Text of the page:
The Moviehunter

Pulp Culture
Remembering Cronan:
The Internet legend


November 2, 2000
By Franklin Harris

"I was there when the shit hit the fan in Vietnam. I was there, man. We ran ops deep into Canada. We were elite, man. We knew how to kill Charlie even when he was disguised as an evil Quebecer. We were that good."

Thus spoke Cronan Thompson, aka Plain and Simple Cronan, aka Nanorc, aka AI at JPL. Never mind that he was born in 1979, too late to kill Charlie even in the Great White North.

I can't remember what it was that set Cronan off. Why was he ranting about running black ops against the Canadians? Never mind. It doesn't matter. That was just Cronan, as far as those of us who knew him were concerned, even though most of us knew him only as electronic blips on the Internet -- a faceless jokester on the other side of our computers.

He died a year ago Wednesday after battling Hodgkin's disease for six months. He was 19 years old.

Cronan, under a variety of nicknames, was a regular in the science-fiction newsgroups on Usenet, the freewheeling part of the Internet where people are at liberty to spout off about anything -- a global, electronic message board and slam book.

Cronan, young and irreverent but capable of finding the profound in the seemingly meaningless, was our gadfly. There was no fight he'd back down from and nothing he wouldn't satirize. And in a medium in which any semiliterate with a modem can play Roger Ebert, he was funny and informed.

Sure, looking back on it, his writings were a bit unpolished. He was young; cut him some slack. What's undeniable is that his observations were as original as they were often manic. He was a genius. On my best days, I'm only half as clever, if that.

"...I once killed a man with a 3.5 inch floppy." -- Cronan Thompson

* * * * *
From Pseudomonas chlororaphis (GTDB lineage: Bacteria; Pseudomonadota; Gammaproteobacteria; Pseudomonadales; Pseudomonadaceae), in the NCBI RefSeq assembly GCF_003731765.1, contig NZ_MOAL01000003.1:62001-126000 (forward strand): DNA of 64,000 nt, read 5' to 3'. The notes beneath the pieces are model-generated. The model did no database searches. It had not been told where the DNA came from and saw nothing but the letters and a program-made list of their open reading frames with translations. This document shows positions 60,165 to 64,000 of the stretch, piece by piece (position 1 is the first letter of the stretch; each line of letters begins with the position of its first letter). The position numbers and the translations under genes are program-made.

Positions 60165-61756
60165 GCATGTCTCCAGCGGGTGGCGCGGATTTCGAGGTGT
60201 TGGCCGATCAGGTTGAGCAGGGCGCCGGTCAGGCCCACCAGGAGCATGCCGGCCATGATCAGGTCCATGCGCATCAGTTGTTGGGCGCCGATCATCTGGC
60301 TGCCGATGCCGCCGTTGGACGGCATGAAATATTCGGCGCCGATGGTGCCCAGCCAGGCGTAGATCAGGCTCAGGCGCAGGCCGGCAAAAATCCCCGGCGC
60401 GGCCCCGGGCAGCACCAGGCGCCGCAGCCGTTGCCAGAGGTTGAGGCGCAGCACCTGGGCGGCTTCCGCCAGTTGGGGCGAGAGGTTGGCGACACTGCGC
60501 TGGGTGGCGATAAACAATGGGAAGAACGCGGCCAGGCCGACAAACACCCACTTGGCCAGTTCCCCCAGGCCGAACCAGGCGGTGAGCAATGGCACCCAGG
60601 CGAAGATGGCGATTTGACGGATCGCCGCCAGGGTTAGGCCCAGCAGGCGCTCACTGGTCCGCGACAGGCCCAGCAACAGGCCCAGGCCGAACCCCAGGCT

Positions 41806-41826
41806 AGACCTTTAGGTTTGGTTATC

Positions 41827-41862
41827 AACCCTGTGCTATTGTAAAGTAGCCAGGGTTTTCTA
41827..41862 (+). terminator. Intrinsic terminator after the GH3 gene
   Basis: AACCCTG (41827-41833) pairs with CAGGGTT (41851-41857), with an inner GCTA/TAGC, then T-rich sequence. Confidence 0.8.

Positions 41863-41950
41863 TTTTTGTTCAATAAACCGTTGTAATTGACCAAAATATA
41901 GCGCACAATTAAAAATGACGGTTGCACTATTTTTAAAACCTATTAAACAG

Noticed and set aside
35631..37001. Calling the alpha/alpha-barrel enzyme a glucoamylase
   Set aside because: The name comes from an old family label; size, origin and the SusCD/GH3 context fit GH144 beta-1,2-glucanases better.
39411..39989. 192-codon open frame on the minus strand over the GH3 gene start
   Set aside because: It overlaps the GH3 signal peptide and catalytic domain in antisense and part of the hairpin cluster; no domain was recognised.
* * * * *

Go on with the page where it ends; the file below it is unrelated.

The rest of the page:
Cronan wrote many things. He is probably best remembered for his MiSTings, in which he'd give sci-fi TV shows and movies (among other things) the "Mystery Science Theater 3000" treatment, which amounts to taking them apart line by line to make fun of them. (This amusing pastime works really well with reruns of "Dr. Quinn, Medicine Woman." You should try it.)

But I always admired Cronan for his "Things I Learned From..." reviews, like his "Things I Learned From 'Starship Troopers'":

4. An asteroid can cross the galaxy in about an hour.

16. Tanks, helicopters and other support craft were eliminated by the military genius of the Terran Federation in favor of using volunteers as cannon fodder.

23. Reloading is not necessary until there is a closeup.

55. It is a good idea to build a fort in the middle of nowhere for no apparent reason.

And when he discovered he was dying, he met his fate with his typically bitter humor, going so far as to quote from the novel "Peter Pan": "To die will be an awfully big adventure."

What Cronan might have become is anyone's guess. His scarcely used talent is denied us. On Usenet, he delighted in being the bad guy, in saying anything to anyone. He knew that every hero has to have a villain, and, thankfully, he was more than eager to use his powerful wit for evil.

I often quote comic-book writer Warren Ellis, who once had a character say, "The greatest thing about the English language is that it is so good at expressing hate."

Cronan proved that saying, but always (well, almost) in a paradoxically good-hearted way.

Usenet still has its characters and its wits, but Cronan's presence is missed nevertheless.

One of his friends has created an online tribute to Conan called, coincidentally enough, "Online Tribute to Cronan Thompson." It's at http://www.holyducttape.com/cronan/, and it features an archive of Cronan's best reviews, rants and miscellaneous writings.

He has even been immortalized on film.

A character named Cronan Thompson has a bit part in the premier episode of the new sci-fi series "Andromeda," and the show's producer has said that the tribute is intentional.

Like the real Cronan, the fictional one is a young man of great promise who dies too young.

Cronan, who was black, had a saying for whenever a black character in a TV show or film got killed. "There went the black guy. Sigh," he'd say. It was his brief but pointed commentary on the generally shabby treatment of black characters in science fiction and horror.

You can't help but think that somewhere, on the other side, Cronan is watching "Andromeda" and giving it a sound thrashing.

"There went the black guy," he's saying with a wicked laugh.

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